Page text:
Thursday, June 20, 2013

Toulon: A Sailor's Life for Me

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Figure 1: From my window, my first morning in Toulon

It is thanks to a missed train, some drunken networking in Barcelona and a stroke of luck that I find myself in Toulon, in the south of France. Admittedly, I was supposed to be in Italy by now - the plan was to take the train from Nice to Venice, slowly make my way through Tuscany, do a bit of Couchsurfing in Rome, eat myself silly in Naples, and learn a bit of Italian. I had it all worked out. 

I have since then changed my plans completely. Because the first morning that I woke up in Toulon, I just knew that there was something special about this place. When I walk around the streets of this city, I feel, for want of a better word: invisible. Like I just blend into the background, and I am finally somewhere that I belong.

Figure 2: View over Toulon from Mount Faron

Toulon is the fourth biggest city on the Côte d'Azur behind Marseille, Nice and Montpellier, but is by no means unimportant: Toulon is a major military base, home of the aircraft carrier Charles de Gaulle and the French Mediterranean Fleet. And when central Paris was rebuilt in the mid to late 1800's, they actually used Toulon as an architectural model. Several events from Les Miserables take place in Toulon, most notably the 19 year imprisonment of Jean Valjean, the protagonist. I can't believe I watched Les Mis with my mum last December and completely missed that reference. Was probably too occupied by Russel Crowe assaulting my eardrums at the time.

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Figure 3: The Marina - 30 seconds from my doorstep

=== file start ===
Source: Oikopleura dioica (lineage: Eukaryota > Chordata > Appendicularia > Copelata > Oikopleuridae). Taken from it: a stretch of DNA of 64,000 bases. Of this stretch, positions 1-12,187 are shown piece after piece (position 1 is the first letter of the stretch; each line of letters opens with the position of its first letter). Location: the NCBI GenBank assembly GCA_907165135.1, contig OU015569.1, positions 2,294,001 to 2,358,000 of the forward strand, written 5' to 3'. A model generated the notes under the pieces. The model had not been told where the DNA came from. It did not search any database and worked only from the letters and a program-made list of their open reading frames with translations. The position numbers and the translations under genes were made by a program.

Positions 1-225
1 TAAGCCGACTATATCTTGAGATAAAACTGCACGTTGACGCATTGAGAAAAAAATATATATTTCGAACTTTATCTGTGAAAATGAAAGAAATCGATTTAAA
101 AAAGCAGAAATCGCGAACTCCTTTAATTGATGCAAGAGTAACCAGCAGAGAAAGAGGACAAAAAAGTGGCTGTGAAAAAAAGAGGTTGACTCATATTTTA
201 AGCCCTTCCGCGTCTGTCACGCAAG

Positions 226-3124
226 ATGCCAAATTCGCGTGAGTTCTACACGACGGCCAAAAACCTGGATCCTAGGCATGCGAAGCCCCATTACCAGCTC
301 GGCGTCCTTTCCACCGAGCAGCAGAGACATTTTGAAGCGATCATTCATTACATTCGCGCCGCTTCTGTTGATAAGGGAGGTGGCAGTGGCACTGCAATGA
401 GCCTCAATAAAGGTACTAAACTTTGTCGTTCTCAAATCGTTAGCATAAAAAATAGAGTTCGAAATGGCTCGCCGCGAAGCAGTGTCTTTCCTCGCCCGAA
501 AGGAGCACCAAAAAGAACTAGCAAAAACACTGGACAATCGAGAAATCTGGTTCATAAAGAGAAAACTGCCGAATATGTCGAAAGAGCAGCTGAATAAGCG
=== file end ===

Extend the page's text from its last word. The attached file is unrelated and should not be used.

Toulon's first name was Telo Martius, taking its name from the Roman god of war. This makes perfect sense, as Toulon's history consisted mostly of being attacked by pirates until Roman power crumbled in the 1400s. After Provence became part of France in 1496, French kings took their turn to build up Toulon as a powerful headquarters for the navy. By 1820, it was the naval base for France's conquests of North African states like Morocco, Algeria and Tunisia. When the Germans captured Toulon in WWII, the king ordered the navy to blow up the entire French fleet to stop the Nazis from getting their hands on it. Finally, the harbour was almost completely destroyed by bombing from the Allies in 1943.

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Figure 4: The winding streets of the Old Town

In 1944, Toulon was reclaimed by France. To aid the peacekeeping effort and reconstruction of the harbour, almost 10,000 American and French soldiers were brought in to occupy Toulon, transforming it into a boisterous sailor's city like never seen before. The docks were lined with ships where the soldiers would sleep, but their waking hours were passed in Toulon drinking, smoking and taking advantage of the roaring prostitute trade. The streets of the Old Town were alive with bars, dance halls and brothels, and night time was a non-stop party. This is why the marines nicknamed Toulon "Chicag", alluding to Chicago, Illinois in the dark decade of the 30's. But as the years passed, less and less boats came to Toulon harbour, and the number of sailors dwindled. By 1976, all prostitution establishments were permanently closed.